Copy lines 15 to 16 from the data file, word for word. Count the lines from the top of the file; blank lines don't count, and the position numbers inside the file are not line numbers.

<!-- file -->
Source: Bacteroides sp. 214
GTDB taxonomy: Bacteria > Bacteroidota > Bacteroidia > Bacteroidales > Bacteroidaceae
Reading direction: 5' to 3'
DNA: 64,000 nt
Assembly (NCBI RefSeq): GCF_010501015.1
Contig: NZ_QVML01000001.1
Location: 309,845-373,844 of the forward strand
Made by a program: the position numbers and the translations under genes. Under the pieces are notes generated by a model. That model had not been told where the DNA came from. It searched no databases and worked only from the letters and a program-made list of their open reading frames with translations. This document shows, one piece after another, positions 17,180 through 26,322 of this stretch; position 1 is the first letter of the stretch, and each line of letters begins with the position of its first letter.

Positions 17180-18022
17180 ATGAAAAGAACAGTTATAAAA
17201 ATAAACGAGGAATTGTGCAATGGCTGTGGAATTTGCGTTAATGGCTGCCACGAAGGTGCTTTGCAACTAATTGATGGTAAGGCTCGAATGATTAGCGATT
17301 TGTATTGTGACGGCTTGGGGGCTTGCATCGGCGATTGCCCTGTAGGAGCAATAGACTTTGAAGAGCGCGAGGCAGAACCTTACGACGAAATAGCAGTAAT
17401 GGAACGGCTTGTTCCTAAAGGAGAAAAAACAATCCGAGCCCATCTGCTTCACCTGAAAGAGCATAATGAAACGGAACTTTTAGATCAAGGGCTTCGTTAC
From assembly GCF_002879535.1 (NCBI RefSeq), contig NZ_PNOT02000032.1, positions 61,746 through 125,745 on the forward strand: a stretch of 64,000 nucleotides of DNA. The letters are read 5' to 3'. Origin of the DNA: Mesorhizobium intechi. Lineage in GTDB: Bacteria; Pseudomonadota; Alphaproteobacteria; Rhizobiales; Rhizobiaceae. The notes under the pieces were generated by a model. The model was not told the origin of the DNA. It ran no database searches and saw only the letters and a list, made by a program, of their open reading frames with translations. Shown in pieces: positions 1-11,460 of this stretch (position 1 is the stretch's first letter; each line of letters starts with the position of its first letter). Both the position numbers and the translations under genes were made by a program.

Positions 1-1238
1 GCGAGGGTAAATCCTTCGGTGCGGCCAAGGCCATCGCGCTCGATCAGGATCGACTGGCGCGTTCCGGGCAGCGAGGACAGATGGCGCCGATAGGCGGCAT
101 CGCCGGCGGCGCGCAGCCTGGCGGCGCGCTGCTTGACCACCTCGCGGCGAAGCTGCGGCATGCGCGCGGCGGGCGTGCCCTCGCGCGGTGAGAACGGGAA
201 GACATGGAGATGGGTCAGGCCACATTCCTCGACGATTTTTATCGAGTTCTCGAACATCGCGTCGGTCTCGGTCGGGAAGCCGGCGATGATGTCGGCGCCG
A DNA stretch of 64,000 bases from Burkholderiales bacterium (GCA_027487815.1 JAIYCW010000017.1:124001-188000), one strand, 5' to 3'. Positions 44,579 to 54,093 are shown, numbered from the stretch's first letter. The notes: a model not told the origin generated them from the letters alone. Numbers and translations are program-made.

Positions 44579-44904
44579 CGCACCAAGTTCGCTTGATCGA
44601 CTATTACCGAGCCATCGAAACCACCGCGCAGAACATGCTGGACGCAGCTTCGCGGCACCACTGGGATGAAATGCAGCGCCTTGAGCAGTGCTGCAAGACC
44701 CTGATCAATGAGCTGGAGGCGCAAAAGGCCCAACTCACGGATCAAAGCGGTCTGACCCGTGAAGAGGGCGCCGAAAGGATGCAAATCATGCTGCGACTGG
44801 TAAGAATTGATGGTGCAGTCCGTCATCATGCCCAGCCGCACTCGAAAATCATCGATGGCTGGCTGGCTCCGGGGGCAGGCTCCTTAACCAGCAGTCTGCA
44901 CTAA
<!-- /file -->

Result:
Positions 1-1238
1 GCGAGGGTAAATCCTTCGGTGCGGCCAAGGCCATCGCGCTCGATCAGGATCGACTGGCGCGTTCCGGGCAGCGAGGACAGATGGCGCCGATAGGCGGCAT